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Titre du document / Document title

Using remote sensing to inform conservation status assessment : Estimates of recent deforestation rates on New Britain and the impacts upon endemic birds

Auteur(s) / Author(s)

BUCHANAN Graeme M. (1) ; BUTCHART Stuart H. M. (2) ; DUTSON Guy (3) ; PILGRIM John D. (4) ; STEININGER Marc K. (5) ; BISHOP K. David (6) ; MAYAUX Philippe (7) ;

Affiliation(s) du ou des auteurs / Author(s) Affiliation(s)

(1) Royal Society for the Protection of Birds, 25 Rauelston Terrace, Edinburgh EH4 3TP, ROYAUME-UNI
(2) BirdLife International, Well brook Court, Girton Road, Cambridge CB3 0NA, ROYAUME-UNI
(3) Birds Australia, 60 Leicester Street, Carlton, Vic 3053, AUSTRALIE
(4) BirdLife International in Indochina, 4/209 Doi Can, Ba Dinh, Hanoi, VIET NAM
(5) Conservation International, 1919 M Street, NW Suite 600, Washington, DC 20036, ETATS-UNIS
(6) 'Semioptera' Pty Ltd., P.O. Box 1234, Armidale, NSW 2350, AUSTRALIE
(7) Institute for Environment and Sustainability, Joint Research Centre of the European Commission, TP 440, 2120 Ispra, ITALIE

Résumé / Abstract

Remote sensing is increasingly used by policy-makers and conservationists to identify conservation priorities and changes in land cover. This is particularly important in the biodiverse tropics, where there are often few field data. Conservation action is often directed towards areas containing globally threatened species, but there have been few attempts to improve assessments of species' extinction risk through remote sensing. Here, in a novel approach we use deforestation estimates, measured through satellite imagery, to assess the conservation status of an entire endemic avifauna, based on IUCN Red List criteria. The island of New Britain, east of New Guinea, is of very high global conservation importance, and home to 37 endemic or restricted-range bird species. Analysis suggests 12% of forest cover was lost between 1989 and 2000, including over 20% of forest under 100 m altitude, with substantial areas cleared for commercial oil palm plantations. Application of the IUCN Red List criteria to these new data on area of remaining forest and rates of deforestation indicates that many species are more threatened than previously realised, with the total number of threatened or near threatened species increasing from 12 to 21. Thus, this study highlights the urgency of establishing and effectively managing protected areas in suitable lowland forests of New Britain. More broadly, it demonstrates another potential of remote sensing to assist strategic conservation decisions.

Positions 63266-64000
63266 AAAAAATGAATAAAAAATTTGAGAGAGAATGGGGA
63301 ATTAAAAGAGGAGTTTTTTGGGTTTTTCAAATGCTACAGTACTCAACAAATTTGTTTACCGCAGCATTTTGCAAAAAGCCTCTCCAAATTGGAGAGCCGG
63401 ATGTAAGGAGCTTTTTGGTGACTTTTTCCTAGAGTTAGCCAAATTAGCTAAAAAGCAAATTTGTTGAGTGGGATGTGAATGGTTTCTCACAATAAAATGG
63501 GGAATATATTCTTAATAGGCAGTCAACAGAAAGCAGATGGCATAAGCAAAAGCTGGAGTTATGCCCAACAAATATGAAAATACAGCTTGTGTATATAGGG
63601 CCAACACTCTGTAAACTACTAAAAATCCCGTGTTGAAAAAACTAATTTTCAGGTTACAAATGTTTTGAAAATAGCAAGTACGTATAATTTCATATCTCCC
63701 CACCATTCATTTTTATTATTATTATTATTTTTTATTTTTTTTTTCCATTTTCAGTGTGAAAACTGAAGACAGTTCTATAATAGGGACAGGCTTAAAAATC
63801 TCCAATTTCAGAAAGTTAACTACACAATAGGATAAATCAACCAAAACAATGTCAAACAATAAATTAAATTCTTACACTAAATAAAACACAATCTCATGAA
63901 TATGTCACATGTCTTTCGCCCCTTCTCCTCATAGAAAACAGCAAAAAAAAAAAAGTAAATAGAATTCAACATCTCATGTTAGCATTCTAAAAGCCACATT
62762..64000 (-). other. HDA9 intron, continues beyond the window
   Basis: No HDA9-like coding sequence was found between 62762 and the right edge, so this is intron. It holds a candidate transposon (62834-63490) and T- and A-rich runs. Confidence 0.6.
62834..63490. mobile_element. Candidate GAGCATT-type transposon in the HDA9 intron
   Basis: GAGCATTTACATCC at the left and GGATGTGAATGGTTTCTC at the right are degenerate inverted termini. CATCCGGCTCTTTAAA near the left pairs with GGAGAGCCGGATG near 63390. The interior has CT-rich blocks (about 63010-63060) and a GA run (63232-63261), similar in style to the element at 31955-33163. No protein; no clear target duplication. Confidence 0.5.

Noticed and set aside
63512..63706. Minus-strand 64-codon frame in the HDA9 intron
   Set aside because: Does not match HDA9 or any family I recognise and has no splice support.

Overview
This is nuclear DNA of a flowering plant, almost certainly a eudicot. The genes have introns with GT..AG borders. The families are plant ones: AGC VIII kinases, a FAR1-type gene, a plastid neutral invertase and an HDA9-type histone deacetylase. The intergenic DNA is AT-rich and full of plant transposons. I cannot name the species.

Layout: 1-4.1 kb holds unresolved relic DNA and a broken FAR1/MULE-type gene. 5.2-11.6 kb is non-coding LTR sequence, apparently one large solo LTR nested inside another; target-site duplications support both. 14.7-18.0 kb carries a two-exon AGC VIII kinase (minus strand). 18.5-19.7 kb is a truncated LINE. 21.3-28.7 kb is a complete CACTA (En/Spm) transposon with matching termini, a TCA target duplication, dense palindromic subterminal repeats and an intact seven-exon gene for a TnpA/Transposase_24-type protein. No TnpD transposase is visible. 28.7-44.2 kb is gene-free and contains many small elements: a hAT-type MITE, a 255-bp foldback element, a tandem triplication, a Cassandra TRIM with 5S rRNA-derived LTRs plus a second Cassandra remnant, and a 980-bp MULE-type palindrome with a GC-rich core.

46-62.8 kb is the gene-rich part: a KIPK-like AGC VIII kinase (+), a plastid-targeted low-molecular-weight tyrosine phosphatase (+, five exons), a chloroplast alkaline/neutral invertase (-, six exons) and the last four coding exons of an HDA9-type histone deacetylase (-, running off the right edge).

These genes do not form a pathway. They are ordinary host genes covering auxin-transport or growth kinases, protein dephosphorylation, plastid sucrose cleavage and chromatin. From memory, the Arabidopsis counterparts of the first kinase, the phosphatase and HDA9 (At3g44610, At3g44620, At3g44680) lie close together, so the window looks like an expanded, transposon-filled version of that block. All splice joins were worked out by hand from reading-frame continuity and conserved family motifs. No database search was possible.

Revue / Journal Title

Biological conservation    ISSN  0006-3207   CODEN BICOBK 

Source / Source

2008, vol. 141, no1, pp. 56-66 [11 page(s) (article)] (1 p.)

Langue / Language

Anglais

Editeur / Publisher

Elsevier, Kidlington, ROYAUME-UNI  (1968) (Revue)

Mots-clés anglais / English Keywords

Vertebrata

;

IUCN Red List

;

Environmental protection

;

Loss

;

Forests

;

Aves

;

Endemic species

;

Deforestation

;

Status

;

Conservation

;

Space remote sensing

;

Mots-clés français / French Keywords

Vertebrata

;

Liste Rouge UICN

;

Nouvelle Guinée

;

Ile Nouvelle Bretagne

;

Protection environnement

;

Perte

;

Forêt

;

Aves

;

Espèce endémique

;

Déboisement

;

Statut

;

Conservation

;

Télédétection spatiale

;

Mots-clés espagnols / Spanish Keywords

Vertebrata

;

Protección medio ambiente

;

Pérdida

;

Bosque

;

Aves

;

Especie endémica

;

Deforestación

;

Estatuto

;

Conservación

;

Teledetección espacial

;

Mots-clés d'auteur / Author Keywords

Forest loss

;

IUCN Red List

;

Landsat

;

New Guinea

;

Oil palm

;

Remote sensing

;

Localisation / Location

INIST-CNRS, Cote INIST : 14169, 35400017435034.0060

Nº notice refdoc (ud4) : 19903878



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